Foust Hall has the ability to show a glimpse of the early years of UNCG. This building is the last from the original buildings of the campus, and reflects the older style of that time. Although the main route for students nowadays is Campus Ave. the buildings large front is pointed towards a small, one-way street that we can guess used to be a more frequented use for the school, and also towards Spring Garden St. just beyond the small lawn.
This building was designed to look even taller than it actually is, and appears fairly large and imposing right away. The three story structure also has a high, steep-angled roof that shows there is even more room above the third floor, although we can only guess at what it conceals. The windows are very tall and elongated, unlike the small, square ones many modern buildings have today. The rooms also tend to have multiple, large windows instead of just one, which may make the viewer believe there are more rooms in the building than actually exist. The front entrance of the building juts out in front of the side wings. There is also a large balcony on the second story, which makes it look very imposing.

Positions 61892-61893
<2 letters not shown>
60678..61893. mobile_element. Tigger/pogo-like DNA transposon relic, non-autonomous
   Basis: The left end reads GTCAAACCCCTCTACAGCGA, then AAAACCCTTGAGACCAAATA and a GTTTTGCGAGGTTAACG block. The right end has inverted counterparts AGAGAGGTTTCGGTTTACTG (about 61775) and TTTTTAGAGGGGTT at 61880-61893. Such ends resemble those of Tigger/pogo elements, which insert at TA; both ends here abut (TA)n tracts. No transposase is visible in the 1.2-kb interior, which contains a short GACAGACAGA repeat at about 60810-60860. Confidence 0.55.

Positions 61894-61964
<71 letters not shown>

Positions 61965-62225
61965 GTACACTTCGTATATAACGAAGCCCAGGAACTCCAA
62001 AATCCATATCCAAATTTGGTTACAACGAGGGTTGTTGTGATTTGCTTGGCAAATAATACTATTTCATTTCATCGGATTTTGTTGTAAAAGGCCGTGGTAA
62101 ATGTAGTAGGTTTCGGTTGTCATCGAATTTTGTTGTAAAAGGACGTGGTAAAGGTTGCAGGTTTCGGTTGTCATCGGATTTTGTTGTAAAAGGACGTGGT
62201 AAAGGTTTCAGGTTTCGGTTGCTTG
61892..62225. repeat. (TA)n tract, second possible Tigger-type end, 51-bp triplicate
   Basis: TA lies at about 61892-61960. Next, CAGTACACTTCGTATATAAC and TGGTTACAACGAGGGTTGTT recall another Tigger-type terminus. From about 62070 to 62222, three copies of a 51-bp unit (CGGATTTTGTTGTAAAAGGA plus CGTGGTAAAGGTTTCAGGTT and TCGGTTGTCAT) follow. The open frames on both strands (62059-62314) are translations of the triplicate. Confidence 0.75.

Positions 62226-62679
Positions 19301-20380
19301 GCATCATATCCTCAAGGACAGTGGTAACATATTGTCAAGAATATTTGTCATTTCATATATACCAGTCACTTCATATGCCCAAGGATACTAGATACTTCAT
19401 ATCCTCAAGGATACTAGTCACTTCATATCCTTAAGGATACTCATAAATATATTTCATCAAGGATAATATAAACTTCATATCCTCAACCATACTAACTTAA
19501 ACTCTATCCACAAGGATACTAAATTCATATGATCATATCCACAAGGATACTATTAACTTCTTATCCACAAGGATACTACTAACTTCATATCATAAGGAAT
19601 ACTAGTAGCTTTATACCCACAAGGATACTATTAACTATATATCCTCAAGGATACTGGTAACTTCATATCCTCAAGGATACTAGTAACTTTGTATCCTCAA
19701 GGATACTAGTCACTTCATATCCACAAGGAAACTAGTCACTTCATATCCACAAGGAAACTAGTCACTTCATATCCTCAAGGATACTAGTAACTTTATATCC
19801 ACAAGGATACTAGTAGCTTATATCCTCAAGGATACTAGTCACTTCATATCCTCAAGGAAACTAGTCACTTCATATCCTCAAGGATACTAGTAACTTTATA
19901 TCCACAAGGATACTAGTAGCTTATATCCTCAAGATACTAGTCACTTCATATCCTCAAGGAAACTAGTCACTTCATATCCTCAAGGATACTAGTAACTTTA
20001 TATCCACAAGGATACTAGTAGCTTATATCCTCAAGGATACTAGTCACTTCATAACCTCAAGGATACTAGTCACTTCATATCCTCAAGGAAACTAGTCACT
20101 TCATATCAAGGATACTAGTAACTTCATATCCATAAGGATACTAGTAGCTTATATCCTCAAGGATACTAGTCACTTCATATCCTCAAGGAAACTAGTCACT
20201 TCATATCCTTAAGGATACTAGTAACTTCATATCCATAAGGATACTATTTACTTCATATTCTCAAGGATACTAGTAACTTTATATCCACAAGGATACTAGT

The attention to detail on Foust Hall is very unlike many other buildings on campus. It is mainly made of brick, with inlaid designs, and breaks between floors. There is also rough concrete by the front entrance, which is put in in different patterns to add to the appeal of the structure. There are also no wires on the exterior of the building, showing that it was designed with a lot of underground infrastructure and was planned out very well before construction to make everything seem very neat and tidy, especially on the outside.
As out of place as this building seems to the other buildings on campus today, when put into the context of the past, it fit in fairly well. The other buildings of the school at the time of construction were very similar to Foust, and I for one believe it is a shame that more of them have not been preserved, as this particular one is very nice to look at compared to some of the new modern-style structures that were constructed more recently.